Screening Reality: How Documentary Filmmakers Reimagined America
"Authoritative, accessible, and elegantly written, Screening Reality is the history of American documentary film we have been waiting for." --Kenneth Turan, Los Angeles Times film critic
From Edison to IMAX, Ken Burns to virtual environments, the first comprehensive history of American documentary film and the remarkable men and women who changed the way we view the world.
Amidst claims of a new “post-truth” era, documentary filmmaking has experienced a golden age. Today, more documentaries are made and widely viewed than ever before, illuminating our increasingly fraught relationship with what's true in politics and culture. For most of our history, Americans have depended on motion pictures to bring the realities of the world into view. And yet the richly complex, ever-evolving relationship between nonfiction movies and American history is virtually unexplored.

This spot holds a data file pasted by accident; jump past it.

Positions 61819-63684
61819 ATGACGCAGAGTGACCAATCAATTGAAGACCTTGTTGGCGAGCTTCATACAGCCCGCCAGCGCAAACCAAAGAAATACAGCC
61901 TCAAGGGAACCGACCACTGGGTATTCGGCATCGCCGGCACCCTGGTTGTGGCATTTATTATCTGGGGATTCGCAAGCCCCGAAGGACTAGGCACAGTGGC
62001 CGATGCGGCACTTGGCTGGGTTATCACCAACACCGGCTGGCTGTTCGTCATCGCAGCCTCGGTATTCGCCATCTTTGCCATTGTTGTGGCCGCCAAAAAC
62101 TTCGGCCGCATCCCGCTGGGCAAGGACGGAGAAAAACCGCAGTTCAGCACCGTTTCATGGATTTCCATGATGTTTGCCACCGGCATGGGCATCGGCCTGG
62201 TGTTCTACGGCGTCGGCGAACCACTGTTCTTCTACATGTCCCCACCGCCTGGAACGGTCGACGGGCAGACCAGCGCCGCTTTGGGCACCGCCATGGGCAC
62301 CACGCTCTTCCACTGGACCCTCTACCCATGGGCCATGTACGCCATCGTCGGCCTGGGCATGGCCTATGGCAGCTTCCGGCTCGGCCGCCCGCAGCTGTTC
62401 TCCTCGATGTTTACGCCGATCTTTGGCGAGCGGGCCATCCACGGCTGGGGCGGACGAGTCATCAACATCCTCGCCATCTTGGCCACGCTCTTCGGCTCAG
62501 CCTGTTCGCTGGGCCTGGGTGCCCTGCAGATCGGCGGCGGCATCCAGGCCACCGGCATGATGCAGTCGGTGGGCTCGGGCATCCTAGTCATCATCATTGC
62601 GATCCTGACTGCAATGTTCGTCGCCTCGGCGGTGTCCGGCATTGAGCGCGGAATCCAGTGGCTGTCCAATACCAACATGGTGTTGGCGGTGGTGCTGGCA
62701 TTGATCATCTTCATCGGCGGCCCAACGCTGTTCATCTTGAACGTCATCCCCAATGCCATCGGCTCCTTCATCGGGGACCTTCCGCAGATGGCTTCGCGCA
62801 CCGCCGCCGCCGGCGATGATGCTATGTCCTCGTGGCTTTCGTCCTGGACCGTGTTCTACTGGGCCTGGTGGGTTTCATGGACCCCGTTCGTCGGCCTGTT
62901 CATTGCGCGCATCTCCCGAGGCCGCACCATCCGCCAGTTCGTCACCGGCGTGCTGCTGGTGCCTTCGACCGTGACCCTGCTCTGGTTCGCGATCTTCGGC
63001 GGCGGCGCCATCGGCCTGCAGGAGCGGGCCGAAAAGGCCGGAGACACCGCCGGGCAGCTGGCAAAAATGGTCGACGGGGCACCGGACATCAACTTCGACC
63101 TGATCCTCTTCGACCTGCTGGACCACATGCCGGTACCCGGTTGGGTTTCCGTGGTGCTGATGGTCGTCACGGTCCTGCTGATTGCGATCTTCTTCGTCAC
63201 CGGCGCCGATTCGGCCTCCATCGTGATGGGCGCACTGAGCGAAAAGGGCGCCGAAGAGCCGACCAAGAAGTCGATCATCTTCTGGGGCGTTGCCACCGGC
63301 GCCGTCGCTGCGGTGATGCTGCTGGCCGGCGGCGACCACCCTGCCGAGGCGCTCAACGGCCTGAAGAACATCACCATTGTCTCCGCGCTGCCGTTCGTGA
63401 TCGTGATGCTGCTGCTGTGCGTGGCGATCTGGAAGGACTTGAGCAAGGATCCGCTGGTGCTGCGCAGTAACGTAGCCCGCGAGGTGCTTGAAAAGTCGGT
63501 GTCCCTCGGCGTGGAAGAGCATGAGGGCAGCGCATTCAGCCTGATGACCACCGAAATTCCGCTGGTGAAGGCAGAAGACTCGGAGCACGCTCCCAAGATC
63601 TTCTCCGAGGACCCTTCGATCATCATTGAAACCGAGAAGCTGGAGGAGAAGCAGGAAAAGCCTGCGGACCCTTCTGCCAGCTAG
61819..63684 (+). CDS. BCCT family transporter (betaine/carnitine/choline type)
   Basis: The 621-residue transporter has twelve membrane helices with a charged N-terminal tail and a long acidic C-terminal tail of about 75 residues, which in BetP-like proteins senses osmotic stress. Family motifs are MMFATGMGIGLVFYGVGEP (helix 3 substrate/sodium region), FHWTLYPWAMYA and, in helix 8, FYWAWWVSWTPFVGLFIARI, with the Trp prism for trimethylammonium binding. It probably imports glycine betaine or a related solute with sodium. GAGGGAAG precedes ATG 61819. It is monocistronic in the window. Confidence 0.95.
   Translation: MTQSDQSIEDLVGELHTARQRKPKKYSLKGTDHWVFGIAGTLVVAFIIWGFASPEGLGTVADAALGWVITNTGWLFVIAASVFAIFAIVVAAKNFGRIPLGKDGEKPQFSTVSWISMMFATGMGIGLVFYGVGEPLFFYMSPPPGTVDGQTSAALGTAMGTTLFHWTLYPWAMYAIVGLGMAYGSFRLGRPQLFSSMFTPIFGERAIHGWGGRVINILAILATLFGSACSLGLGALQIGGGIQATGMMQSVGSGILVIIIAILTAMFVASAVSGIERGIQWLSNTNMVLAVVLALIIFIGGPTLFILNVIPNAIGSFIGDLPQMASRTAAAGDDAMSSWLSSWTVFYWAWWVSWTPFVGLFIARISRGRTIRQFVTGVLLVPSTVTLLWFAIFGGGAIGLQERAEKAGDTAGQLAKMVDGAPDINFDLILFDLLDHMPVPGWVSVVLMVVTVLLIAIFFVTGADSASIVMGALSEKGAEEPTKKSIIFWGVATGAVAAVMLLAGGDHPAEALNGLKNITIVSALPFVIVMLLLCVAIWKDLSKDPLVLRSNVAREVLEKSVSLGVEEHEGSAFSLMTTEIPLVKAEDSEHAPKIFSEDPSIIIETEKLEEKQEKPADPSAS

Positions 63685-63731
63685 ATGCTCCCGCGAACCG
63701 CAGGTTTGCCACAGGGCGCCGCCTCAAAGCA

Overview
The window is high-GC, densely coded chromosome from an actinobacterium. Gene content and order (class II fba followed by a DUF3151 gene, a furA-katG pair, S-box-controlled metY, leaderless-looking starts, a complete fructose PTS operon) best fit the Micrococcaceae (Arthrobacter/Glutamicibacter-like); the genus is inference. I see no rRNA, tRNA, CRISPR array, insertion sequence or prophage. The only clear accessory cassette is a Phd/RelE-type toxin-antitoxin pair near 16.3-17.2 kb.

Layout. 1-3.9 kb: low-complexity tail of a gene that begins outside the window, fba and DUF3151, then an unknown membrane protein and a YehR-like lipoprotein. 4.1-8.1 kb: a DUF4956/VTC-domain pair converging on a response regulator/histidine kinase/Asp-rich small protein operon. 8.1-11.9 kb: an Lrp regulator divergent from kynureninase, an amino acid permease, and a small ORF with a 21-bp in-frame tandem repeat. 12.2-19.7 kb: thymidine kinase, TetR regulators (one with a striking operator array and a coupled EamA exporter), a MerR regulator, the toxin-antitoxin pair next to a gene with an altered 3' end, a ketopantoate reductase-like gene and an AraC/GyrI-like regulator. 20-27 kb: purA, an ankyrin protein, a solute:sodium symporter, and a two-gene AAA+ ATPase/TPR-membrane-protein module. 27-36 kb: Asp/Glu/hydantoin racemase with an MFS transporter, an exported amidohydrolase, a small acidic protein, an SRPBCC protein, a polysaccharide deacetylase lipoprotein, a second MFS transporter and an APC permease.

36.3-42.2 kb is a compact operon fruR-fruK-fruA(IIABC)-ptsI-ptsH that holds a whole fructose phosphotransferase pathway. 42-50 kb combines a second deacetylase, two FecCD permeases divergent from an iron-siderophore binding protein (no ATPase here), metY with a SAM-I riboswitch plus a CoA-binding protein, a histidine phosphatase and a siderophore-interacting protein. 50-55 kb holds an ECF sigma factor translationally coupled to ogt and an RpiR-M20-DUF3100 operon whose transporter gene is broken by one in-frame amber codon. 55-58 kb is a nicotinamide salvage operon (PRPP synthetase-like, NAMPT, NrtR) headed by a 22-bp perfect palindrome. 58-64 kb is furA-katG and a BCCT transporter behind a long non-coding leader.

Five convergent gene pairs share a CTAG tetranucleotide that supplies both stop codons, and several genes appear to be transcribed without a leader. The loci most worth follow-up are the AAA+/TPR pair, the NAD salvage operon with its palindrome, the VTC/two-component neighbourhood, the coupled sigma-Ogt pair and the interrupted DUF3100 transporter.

Screening Reality is a widescreen view of how American “truth” has been discovered, defined, projected, televised, and streamed during more than one hundred years of dramatic change, through World Wars I and II, the dawn of mass media, the social and political turmoil of the sixties and seventies, and the communications revolution that led to a twenty-first century of empowered yet divided Americans.
In the telling, professional filmmaker Jon Wilkman draws on his own experience, as well as the stories of inventors, adventurers, journalists, entrepreneurs, artists, and activists who framed and filtered the world to inform, persuade, awe, and entertain. Interweaving American and motion picture history, and an inquiry into the nature of truth on screen, Screening Reality is essential and fascinating reading for anyone looking to expand an understanding of the American experience and today's truth-challenged times.
We would LOVE it if you could help us and other readers by reviewing the book